The expected stages of infant movement progress from random limb movement, to crawling, then to independent walking. There is evidence that crawling is not entirely critical to human development as some babies decide to start walking without crawling. This phenomenon is seen in the Ache people of Paraguay, whose babies are not encouraged to crawl, instead skipping directly to walking (Kuther, 2020). In a memoir on her medical practice, Dr. Jacalyn Duffin describes her research with babies and uses evidence from studies to show that modern babies’ developmental trajectory may have been changed by placing them on their backs in order to prevent SIDS (Duffin, 2005). In a study started in 1990, it was discovered “as parents uniformly began putting babies on their backs, more and more babies did not roll over or crawl on schedule, and increasing numbers never crawled” (Duffin, 2005). Therefore, babies are not required to crawl to walk, and public health measures can affect how babies start to move. In Babies, Dr. Nadia Dominici researches whether babies are born with an innate ability to walk, or if newborn stepping is a fluke and then forgotten on the way to independent walking (Netflix, 2020). Having an innate ability to walk from a young age would indicate that walking is a trait passed down through our genes from human ancestors who transitioned to bipedalism. To support Dr. Dominici’s theory that newborn stepping and independent walking are related, work by Karen Adolph and Scott Robinson details that babies seem to lose their newborn stepping ability as “infants’ legs increase in mass faster than they increase in strength” (Adolph and Robinson). The babies are therefore unable to continue stepping as their legs are too heavy. Eventually, their strength catches up with their mass and they are able to transition to independent walking, indicating that they would continue stepping if their legs did not become so heavy after the first few months (Adolph and Robinson).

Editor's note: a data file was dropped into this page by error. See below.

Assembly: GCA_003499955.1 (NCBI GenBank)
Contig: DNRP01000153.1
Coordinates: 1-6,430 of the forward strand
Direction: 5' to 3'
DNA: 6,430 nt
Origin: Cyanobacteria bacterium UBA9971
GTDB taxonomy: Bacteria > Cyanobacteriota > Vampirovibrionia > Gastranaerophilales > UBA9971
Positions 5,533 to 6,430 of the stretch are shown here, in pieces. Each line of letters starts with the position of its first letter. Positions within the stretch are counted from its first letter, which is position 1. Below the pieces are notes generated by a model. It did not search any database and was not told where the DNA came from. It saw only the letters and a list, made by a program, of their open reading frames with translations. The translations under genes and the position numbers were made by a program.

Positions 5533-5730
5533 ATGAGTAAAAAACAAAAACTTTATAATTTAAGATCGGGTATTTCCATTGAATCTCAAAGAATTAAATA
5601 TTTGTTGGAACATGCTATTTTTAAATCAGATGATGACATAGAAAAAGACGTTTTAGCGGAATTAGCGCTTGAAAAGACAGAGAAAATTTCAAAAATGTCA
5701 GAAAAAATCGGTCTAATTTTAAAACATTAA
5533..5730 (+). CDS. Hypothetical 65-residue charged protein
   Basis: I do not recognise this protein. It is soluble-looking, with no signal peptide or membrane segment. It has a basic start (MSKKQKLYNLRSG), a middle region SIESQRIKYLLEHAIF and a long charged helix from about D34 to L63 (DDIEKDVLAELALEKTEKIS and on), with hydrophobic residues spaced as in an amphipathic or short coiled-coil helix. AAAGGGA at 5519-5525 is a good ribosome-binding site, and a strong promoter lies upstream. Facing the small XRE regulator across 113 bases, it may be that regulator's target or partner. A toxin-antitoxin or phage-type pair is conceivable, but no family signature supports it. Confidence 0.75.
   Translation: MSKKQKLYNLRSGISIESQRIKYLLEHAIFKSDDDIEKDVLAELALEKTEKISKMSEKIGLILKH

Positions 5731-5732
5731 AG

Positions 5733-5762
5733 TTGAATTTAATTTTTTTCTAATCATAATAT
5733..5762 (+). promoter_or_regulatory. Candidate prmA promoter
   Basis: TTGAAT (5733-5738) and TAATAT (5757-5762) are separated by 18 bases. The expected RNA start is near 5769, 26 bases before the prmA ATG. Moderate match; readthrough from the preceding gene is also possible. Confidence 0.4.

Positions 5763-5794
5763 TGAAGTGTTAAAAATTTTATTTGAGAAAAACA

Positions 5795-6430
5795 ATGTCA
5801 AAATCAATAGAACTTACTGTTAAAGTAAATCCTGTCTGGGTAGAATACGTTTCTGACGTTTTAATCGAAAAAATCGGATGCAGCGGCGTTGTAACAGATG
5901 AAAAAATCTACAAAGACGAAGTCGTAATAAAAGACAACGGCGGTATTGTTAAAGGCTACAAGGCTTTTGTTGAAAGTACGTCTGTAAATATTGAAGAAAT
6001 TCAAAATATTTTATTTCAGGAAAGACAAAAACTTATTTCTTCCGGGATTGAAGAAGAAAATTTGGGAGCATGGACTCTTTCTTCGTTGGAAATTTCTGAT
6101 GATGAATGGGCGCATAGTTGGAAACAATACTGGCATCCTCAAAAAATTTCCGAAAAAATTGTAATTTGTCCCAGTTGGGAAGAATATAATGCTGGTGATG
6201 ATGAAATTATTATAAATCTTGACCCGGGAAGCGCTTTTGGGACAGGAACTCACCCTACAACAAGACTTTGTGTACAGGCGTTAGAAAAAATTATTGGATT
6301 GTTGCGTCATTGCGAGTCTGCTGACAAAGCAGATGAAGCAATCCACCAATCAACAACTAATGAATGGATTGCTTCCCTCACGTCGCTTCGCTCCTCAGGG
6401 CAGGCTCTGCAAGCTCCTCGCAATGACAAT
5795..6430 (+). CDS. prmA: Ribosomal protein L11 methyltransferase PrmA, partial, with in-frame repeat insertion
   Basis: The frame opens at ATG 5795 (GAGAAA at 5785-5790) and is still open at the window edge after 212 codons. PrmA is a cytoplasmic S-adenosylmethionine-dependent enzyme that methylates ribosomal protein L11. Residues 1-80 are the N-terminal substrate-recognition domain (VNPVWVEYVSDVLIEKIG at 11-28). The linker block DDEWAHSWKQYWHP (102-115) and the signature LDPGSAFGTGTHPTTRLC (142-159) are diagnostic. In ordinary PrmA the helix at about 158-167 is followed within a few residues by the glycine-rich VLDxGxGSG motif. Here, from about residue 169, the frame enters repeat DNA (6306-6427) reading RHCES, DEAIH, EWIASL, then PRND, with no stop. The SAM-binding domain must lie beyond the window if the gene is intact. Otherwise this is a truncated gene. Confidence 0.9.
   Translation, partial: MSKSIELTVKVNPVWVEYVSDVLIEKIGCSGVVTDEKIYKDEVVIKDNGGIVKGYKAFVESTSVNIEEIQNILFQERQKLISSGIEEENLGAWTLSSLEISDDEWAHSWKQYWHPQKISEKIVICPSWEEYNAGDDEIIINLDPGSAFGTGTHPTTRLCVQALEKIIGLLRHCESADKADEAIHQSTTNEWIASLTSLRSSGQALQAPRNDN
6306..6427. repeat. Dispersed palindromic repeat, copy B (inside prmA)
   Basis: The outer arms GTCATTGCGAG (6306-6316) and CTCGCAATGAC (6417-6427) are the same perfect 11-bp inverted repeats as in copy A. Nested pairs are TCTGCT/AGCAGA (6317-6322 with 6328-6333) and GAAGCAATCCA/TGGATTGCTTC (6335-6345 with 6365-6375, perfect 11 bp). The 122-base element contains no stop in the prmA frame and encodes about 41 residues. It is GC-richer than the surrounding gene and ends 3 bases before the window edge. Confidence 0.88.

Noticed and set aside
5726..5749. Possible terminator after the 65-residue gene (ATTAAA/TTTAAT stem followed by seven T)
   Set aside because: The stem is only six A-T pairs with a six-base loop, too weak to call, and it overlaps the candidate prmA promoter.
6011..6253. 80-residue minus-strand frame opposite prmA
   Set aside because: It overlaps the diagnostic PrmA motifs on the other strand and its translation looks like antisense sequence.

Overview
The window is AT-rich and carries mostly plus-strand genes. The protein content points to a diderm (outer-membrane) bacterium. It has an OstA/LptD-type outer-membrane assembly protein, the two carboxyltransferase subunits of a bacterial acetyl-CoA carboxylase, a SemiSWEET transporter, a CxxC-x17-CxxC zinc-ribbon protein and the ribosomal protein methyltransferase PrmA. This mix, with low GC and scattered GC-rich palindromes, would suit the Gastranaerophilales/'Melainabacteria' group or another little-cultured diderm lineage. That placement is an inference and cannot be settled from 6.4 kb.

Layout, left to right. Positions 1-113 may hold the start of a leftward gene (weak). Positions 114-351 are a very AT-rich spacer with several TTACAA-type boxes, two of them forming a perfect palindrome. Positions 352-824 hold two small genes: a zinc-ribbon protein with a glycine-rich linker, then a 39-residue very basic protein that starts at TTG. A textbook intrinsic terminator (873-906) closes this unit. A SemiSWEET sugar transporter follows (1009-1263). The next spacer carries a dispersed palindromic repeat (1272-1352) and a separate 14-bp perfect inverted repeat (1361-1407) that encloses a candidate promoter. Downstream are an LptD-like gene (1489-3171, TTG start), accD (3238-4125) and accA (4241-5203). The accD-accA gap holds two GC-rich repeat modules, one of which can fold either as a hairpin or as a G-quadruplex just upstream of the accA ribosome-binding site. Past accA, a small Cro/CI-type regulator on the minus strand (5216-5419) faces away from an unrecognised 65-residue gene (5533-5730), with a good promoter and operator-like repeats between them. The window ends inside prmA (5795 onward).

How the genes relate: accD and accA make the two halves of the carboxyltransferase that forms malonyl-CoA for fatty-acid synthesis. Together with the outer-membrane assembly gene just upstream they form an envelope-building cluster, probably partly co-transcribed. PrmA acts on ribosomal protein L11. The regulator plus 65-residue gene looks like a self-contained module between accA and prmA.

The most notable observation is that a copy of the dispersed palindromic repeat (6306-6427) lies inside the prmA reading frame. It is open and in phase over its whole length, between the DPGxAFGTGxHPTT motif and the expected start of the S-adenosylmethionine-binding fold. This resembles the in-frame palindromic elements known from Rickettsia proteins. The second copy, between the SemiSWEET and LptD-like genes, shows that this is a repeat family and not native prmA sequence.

It is clear that the first year of a baby’s life is not entirely understood and that many researchers are currently devoting their efforts to studying the development and growth of babies. Babies form secure attachments with parents other than their mother, consume individualized and protective breast milk, and need naps to learn. They learn language better when spoken to, do not need to crawl before they walk, and have an innate ability to walk from the time they are born, although it is not fully developed until they reach almost a year of age. Babies are complex and mysterious beings and cannot properly communicate their experiences of the world to their parents, which creates a scientific fascination with them.